Have you ever wondered if there are really any health risks that come from prolonged sitting? In this article, we’ll go into more detail about the potential dangers of sitting too long.
We can’t get away from it!
Whether it’s working at a computer, sitting on the couch watching TV, or driving in a car, most Americans spend a majority of their day sitting. Surely our bodies weren’t designed for sitting all day, so what is it doing to our health?
Effects of sitting too long
It’s definitely well known that sitting too long can cause problems with our posture. This includes, but is not limited to: tight hip flexors, rounded upper back (thoracic kyphosis), and lower back pain.
However, there have been many recent claims that sitting too long can affect much more than just our posture. The claims include things such as:
- Heart disease
- Blood clots
- Increased risk of premature death
Is there any truth behind these claims or are they just speculation? Let’s take a look at each one and the studies behind them.
Sitting and heart disease
This study states that only extremely long periods of sitting are likely to lead to increased risk of heart disease. Most of us aren’t sitting for 10 hours a day or more, but if you are close to that number, you should definitely consider breaking up your sitting time or reduce the time your spend sitting altogether.
Blood clots from sitting too long
There have been a few cases in which people have developed blood clots in their legs and attributed it to sitting. However, there haven’t been any studies that actually confirm that sitting too long can cause blood clots.
If you are concerned about this, then it’s definitely a good idea to take small breaks from sitting and move around to get the blood flowing.
Diabetes from sitting too long
This study concludes that any form of inactivity, including sitting, is going to put you at an increased risk of developing diabetes. Diabetes has been on the rise lately, perhaps that’s due to our major rise in inactivity.
Risk of dying earlier from sitting
This study done on over 90,000 women shows that those who were more sedentary than others were more likely to die earlier from any cause than those who were more active.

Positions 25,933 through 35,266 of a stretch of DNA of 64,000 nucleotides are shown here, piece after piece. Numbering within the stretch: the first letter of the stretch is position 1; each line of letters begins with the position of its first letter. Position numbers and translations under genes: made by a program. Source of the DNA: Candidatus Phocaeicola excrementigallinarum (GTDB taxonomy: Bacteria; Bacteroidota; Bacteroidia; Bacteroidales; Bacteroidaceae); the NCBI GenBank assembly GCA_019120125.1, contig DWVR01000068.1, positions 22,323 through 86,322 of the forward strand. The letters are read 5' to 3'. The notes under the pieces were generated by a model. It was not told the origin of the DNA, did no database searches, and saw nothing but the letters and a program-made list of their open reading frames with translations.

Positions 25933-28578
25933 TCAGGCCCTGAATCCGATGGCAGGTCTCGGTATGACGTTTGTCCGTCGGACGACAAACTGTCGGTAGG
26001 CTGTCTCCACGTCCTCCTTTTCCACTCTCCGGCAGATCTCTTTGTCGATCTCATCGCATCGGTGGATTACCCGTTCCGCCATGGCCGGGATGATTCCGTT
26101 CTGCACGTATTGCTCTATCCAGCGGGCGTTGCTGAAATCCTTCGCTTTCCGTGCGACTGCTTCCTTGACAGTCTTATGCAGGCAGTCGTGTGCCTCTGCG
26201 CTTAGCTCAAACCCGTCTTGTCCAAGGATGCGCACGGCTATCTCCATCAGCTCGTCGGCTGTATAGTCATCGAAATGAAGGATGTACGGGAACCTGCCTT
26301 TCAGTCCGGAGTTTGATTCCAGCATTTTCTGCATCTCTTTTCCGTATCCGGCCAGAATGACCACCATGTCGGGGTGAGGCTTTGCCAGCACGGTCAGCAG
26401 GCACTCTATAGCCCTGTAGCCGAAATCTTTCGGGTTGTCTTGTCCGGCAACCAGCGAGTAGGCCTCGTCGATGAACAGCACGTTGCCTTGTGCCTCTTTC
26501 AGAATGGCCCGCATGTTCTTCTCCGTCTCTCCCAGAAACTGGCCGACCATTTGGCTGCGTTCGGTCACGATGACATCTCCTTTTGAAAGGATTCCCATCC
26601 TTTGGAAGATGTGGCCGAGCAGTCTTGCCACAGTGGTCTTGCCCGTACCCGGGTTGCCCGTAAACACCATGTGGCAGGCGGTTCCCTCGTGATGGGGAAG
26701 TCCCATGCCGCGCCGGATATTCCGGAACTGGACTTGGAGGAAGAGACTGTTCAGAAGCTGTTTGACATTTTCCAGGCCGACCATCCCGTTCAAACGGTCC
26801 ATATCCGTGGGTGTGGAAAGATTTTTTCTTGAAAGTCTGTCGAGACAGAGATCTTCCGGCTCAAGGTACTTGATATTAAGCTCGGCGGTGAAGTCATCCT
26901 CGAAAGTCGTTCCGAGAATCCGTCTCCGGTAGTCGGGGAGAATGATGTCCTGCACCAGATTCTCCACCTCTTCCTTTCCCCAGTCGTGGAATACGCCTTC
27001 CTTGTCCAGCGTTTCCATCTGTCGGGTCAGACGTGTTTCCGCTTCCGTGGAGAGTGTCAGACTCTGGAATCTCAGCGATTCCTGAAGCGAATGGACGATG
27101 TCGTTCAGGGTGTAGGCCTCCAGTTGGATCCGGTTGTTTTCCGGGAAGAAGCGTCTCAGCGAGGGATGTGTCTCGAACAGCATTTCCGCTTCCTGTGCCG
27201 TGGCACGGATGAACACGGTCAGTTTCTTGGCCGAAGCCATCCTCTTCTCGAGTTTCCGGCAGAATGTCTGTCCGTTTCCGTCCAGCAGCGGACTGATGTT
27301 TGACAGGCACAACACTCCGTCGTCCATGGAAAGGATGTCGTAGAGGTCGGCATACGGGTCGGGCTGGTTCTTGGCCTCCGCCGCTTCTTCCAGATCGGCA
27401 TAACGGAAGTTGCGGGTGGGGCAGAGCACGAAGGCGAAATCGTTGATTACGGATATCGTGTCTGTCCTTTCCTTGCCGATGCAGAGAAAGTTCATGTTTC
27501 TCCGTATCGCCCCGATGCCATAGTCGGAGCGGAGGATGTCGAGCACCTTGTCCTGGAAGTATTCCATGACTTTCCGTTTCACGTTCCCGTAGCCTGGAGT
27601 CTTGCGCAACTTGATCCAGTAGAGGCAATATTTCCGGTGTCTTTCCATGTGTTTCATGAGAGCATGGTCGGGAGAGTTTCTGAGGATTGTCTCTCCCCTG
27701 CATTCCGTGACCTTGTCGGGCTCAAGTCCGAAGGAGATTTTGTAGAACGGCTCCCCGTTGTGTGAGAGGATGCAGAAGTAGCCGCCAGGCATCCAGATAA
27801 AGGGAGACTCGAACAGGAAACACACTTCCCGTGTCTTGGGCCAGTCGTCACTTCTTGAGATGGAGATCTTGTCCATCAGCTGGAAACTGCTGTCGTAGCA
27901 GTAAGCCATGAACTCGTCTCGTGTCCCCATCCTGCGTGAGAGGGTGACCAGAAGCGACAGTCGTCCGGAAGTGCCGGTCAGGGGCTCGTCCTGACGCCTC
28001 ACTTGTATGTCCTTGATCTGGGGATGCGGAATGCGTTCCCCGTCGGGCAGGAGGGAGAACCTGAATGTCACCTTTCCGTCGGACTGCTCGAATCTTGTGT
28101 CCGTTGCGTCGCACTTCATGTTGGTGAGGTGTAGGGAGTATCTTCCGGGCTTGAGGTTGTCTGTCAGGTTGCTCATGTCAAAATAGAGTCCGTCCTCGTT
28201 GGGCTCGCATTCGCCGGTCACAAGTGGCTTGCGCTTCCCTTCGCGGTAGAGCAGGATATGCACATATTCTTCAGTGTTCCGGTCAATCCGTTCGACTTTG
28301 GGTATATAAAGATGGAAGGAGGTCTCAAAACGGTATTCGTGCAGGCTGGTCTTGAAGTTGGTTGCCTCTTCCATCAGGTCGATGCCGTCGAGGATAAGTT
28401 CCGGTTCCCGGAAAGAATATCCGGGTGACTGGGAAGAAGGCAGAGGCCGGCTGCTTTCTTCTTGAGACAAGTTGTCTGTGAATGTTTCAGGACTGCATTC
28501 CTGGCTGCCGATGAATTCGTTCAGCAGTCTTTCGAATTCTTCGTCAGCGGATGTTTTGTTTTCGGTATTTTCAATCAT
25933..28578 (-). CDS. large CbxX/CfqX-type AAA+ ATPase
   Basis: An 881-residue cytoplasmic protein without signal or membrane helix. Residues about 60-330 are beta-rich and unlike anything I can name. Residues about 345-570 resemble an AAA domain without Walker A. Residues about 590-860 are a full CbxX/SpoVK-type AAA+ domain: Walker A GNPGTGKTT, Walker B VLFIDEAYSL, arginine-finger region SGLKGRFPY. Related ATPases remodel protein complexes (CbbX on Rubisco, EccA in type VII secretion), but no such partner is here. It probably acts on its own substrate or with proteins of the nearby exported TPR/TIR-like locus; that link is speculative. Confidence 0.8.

So, the claim that sitting too long will kill you isn’t completely true, but not a complete lie either. The act of sitting isn’t what kills you, it’s being inactive.
How to sit properly
Since most of us are actually required to sit in our daily lives, it’s important to be aware of how to sit properly. Doing so will decrease your chances of developing poor posture, which can cause all kinds of muscle imbalances and joint pains.
In order to sit in your chair properly and maintain proper posture, you should follow these guidelines:
- Sit upright – Allow your spine to stay in its natural curvature.
- Your head should be in a neutral position, not looking too far up or down.
- Hips should be at approximately a 90 degree angle. Distribute the weight evenly on your glutes and hamstrings.
- Your legs should form a 90 degree angle as well. Keep your feet flat and distribute your weight evenly between them.
By following these guidelines, you should be able to prevent ruining your posture and creating a “hunchback” or developing any lower back pains.
Also, if you are in a situation where you have to use a phone for a prolonged period of time, consider using a headset or headphones as opposed to holding the phone with your shoulder.
Sitting for too long can definitely have some impacts on your health, but it’s not quite as extreme as many claim. The phrase “sitting is the new smoking” is definitely blowing it out of proportion.
While it’s certainly impossible to completely eliminate sitting from your lifestyle, lack of movement and exercise is going to be the number one cause of many health problems. We should all strive to become more active, especially those who spend a majority of their day sitting. It wouldn’t hurt to do a bit of corrective stretching and strengthening exercises either.
What are your thoughts on sitting for too long? What steps are you taking in order to increase your daily activity?